Not going overboard on any particular sector and getting perturbed by sudden developments are central to this fund's investment philosophy. The result: ten-year annualised returns of 25.67 per cent, which no fund in the category (equity diversified) can match.
In its nine-year of existence, the Franklin India Bluechip has outperformed the benchmark Sensex in eight years and garnered a top quartile standing in six out of nine years. When Infosys fell in April this year, the fund did not lose its nerve. Rather, it continued to buy the stock all the way down. As the stock rebounded, the fund has benefited tremendously. It has been a similar case in HPCL where the fund has not pressed heavy sales and is also maintaining its sector weightage.
Mutual fund investors have also taken notice of this and the fund has crossed a 1,000 crore of assets, making it the third largest open-end equity fund in the country. This size can become a cause for concern except that the scheme is purely into large caps and so the impact cost on transaction should be low. Thus, even in the mid-cap driven rally of 2002, the fund stuck to large caps.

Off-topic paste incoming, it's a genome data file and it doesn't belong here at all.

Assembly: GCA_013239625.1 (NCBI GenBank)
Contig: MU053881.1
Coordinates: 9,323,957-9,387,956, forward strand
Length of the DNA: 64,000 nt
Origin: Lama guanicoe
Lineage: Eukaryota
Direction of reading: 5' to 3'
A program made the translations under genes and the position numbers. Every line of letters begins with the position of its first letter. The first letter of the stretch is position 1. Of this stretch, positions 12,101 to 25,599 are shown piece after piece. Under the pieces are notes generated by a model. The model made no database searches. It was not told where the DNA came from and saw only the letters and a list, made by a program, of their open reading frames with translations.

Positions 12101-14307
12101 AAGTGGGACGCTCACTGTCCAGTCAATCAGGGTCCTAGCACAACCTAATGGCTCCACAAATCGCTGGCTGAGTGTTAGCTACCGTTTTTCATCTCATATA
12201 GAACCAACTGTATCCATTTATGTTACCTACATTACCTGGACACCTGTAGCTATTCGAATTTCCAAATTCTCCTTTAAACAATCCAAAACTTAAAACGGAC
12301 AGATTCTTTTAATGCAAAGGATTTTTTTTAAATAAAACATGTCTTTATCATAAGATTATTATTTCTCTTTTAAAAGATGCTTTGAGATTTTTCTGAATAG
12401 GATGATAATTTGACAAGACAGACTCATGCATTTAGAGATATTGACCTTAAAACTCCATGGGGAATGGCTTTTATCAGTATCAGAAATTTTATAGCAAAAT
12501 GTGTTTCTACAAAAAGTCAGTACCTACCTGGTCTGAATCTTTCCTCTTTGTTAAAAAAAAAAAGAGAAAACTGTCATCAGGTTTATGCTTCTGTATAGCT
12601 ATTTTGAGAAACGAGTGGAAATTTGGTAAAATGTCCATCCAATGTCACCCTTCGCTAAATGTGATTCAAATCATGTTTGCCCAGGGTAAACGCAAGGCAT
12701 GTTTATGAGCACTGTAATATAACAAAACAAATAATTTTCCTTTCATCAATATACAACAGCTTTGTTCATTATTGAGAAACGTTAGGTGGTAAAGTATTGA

When mid-cap bank stocks were the flavour of the season, the fund managed to perform with SBI and ICICI Bank. It did not panic when disinvestment was put on a three-month hold and instead added on to energy stocks. This too has served the fund well.
The fund has managed bear markets well. In 2000, large cap IT stocks were relatively less hurt. And, second, non-IT stocks like ITC, HDFC and Ranbaxy helped cushion the impact of a falling market.
In 2001 too, when markets crashed, the fund nearly mirrored the index's returns. In September 2001 (post-9/11), it lost 16 per cent. But in the last quarter of 2001, the fund was able to make up for lost ground. This was due to the recovery made by some of its top IT holdings-such as HCL Technologies and Infosys-and a rally in cement and auto stocks like ACC and Hero Honda.
This fund deserves a place in every fund's equity portfolio. It truly is a blue chip.